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As a busy mother of two, I understand the struggle of balancing work and home life. With a household schedule that includes getting children to sports, music lessons, play dates, and homework, it seems almost impossible to get a healthy meal on the table. What if I said that creating healthy habits around food, exercise, and body image wasn’t impossible? In fact, it is something that every family can attain—whether you are a family with babies, school-aged children or teens there are simple ways that you can create healthy habits together. Let’s challenge ourselves to make this a priority for our families!

  1. All members of the family should be involved in creating healthy habits.
  2. All caregivers and children in the household should be included in creating healthy habits. It is important to not focus on an individual family member’s weight loss or exercise goals. Instead, your focus should be on making healthy choices for everyone. Do not single out any individual family member or exclude any family member from participating.

  3. Be a good example.
  4. From their infancy on, our children are looking to us to figure out the world around them. They learn about healthy eating habits, healthy exercise habits and healthy body image. Children are born loving their bodies with no notion about what size body is better than another. Speak kindly about your body, even if it is difficult for you.

  5. Create a healthy relationship with food—do not “diet.”
  6. Using the word diet implies a temporary change in eating behavior, and often times one that is not healthy. Avoid using the term diet in front of children and in reference to eating behaviors. Instead, talk about making healthy food choices that are good for our bodies. Help everyone pay attention to the feeling of fullness. Avoid conversations that connect eating with weight loss.

  7. Make a weekly dinner menu—and stick with it!
  8. Make a weekly dinner menu together as a family. Have your children help decide what they want to have for dinner. Guide them to make choices that include lean protein, carbohydrates, fruits and vegetables. Write down your menu and post it in the kitchen as a reminder to everyone about what is for dinner. Very young children can help by making a picture menu. Make a grocery list from your menu and shop for all ingredients at the beginning of the week. If children are involved in making choices about what they eat and they help to prepare meals, they will be more willing to eat what is prepared.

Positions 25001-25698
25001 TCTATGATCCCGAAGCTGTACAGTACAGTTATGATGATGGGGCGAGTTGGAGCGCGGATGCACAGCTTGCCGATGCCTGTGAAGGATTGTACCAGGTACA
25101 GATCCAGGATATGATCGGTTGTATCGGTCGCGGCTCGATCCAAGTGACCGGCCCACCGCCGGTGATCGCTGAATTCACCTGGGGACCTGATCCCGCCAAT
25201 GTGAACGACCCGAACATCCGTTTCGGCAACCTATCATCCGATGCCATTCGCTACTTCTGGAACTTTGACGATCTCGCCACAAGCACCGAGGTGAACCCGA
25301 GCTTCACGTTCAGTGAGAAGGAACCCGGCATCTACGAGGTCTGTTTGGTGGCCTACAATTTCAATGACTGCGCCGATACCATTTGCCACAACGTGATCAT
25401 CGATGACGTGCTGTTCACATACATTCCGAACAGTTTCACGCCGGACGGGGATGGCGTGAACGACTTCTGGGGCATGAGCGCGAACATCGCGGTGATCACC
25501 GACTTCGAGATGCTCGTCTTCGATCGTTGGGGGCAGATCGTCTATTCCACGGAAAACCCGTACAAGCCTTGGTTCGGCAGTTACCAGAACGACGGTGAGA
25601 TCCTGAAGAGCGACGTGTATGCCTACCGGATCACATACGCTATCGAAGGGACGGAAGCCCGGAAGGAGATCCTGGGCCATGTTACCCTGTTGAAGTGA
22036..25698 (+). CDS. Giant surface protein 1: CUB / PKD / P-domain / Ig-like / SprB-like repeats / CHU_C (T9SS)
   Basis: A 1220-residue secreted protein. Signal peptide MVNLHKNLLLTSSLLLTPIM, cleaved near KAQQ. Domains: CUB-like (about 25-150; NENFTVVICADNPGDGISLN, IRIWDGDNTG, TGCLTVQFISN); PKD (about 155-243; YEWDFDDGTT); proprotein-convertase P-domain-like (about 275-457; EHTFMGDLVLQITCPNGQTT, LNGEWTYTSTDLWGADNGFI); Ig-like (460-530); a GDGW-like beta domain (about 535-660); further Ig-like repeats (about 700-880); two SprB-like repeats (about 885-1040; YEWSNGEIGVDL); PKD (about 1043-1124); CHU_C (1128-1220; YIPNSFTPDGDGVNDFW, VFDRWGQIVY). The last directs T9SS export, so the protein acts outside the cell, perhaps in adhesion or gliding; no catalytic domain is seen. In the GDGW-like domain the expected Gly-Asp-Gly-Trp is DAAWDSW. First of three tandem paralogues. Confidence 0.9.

9. Eat meals together as a family as often as possible.
  10. Try to make meal time a pleasant time to be together as a family. Avoid distractions such as TV or electronics when at the table. Avoid stressful conversations at the table. Take the time to talk about each other’s day. We have a tradition at our house that we take turns telling about our “peach” of the day (something that happened that was good) and our “pit” of the day (something that happened that was not so good). We all look forward to being able to share about our day!

  11. Do not use food as a reward or a punishment.
  12. Using food as either a reward or a punishment sends the wrong message to children about the purpose of food. For example, using sweets as a reward for eating vegetables sends a message to the child that sweets are more valuable than vegetables, when in fact the opposite is true. It is important to teach children about the vitamins and minerals that they get from foods and how these help their body to be healthy. Similarly, children should be taught that sweets are a “once in a while treat” that tastes good, but do not have health benefits.

  13. Eat healthy snacks.
  14. Having healthy snack options available for your family is important. Read labels and avoid foods high in sugar and trans fats. The best snack options are fruits and vegetables. Snacks should be part of your child’s scheduled eating times throughout the day. In our house, while dinner is being prepared we always have a plate of cut vegetables available that the children and adults can snack on. This is the only option for snacking at that time. The kids usually eat their portion of vegetables for the meal during this snack time and anything extra they have at dinner is a bonus!

  15. Encourage healthy eating outside the house.
  16. As parents, we have control over the foods that we buy, prepare and offer our children at home. But how do we help them make healthy choices when they are not with us? Being aware of what options your child will be faced with is important. Make yourself aware of the school lunch menu if your child is buying breakfast or lunch at school. Plan with your child ahead of time what choices they would like to make and use that opportunity to learn about their preferences and coach them about healthy choices. The healthy habits that you and your family have at home will become healthy habits that your child will continue when they are given independence.

  17. Choose one or two healthy habits at a time.
  18. Decide as a family to work on one or two healthy habits at a time so that it is not overwhelming. Give yourselves time to integrate the new habit into your family life. Research suggests it takes 21 days of doing something consistently before it becomes a habit. Be patient with yourself and your family.

  19. Create an active lifestyle for you and your family.
  20. Avoid talking about exercise in relation to weight loss or to make up for something that was eaten. Rather, create an environment where being active is a regular part of your daily lives and family time. Make it fun—go for family walks, bike rides and swims; go to the playground, play hide-and-seek or tag!

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